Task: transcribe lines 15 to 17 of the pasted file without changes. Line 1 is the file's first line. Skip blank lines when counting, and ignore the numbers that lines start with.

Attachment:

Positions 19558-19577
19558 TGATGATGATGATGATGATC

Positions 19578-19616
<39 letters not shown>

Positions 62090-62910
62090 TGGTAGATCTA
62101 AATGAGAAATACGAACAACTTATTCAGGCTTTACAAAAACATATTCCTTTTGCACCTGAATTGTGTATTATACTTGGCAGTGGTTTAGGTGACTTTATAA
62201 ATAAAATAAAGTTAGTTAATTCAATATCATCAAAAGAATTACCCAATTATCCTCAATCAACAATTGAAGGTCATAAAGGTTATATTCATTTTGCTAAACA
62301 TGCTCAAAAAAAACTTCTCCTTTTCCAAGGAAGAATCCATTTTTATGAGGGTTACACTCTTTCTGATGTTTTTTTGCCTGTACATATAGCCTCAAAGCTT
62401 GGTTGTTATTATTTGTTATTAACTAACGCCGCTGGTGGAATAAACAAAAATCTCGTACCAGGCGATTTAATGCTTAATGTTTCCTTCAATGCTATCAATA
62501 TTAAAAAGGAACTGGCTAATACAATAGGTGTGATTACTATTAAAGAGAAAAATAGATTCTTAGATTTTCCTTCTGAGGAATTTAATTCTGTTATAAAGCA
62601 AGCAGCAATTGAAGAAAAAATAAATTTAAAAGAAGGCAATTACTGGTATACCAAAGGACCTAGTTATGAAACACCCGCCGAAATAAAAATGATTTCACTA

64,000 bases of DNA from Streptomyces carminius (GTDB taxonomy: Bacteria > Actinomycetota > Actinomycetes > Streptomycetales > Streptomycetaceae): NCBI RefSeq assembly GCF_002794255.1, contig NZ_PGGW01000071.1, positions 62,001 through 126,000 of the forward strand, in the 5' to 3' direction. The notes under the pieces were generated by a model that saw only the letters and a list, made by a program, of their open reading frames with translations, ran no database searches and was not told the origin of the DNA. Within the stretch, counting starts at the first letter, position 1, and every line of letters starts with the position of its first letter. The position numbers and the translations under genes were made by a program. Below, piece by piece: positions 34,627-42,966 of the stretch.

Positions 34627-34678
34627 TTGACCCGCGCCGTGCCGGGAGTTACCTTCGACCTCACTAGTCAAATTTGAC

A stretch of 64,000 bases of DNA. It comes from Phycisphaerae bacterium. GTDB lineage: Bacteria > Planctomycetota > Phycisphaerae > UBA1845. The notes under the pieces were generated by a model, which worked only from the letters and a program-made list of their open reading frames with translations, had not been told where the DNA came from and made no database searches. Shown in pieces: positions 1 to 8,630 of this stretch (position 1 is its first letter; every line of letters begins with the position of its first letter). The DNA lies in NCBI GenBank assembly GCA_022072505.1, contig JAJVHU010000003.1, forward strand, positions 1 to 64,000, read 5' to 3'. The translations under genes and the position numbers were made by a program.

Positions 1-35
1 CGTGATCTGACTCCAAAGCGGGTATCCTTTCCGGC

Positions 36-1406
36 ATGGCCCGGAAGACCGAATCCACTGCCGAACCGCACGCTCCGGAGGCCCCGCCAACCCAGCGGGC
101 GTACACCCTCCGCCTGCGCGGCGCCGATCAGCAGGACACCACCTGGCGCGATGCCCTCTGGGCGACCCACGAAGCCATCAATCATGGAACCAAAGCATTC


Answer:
34627 TTGACCCGCGCCGTGCCGGGAGTTACCTTCGACCTCACTAGTCAAATTTGAC

A stretch of 64,000 bases of DNA. It comes from Phycisphaerae bacterium. GTDB lineage: Bacteria > Planctomycetota > Phycisphaerae > UBA1845. The notes under the pieces were generated by a model, which worked only from the letters and a program-made list of their open reading frames with translations, had not been told where the DNA came from and made no database searches. Shown in pieces: positions 1 to 8,630 of this stretch (position 1 is its first letter; every line of letters begins with the position of its first letter). The DNA lies in NCBI GenBank assembly GCA_022072505.1, contig JAJVHU010000003.1, forward strand, positions 1 to 64,000, read 5' to 3'. The translations under genes and the position numbers were made by a program.

Positions 1-35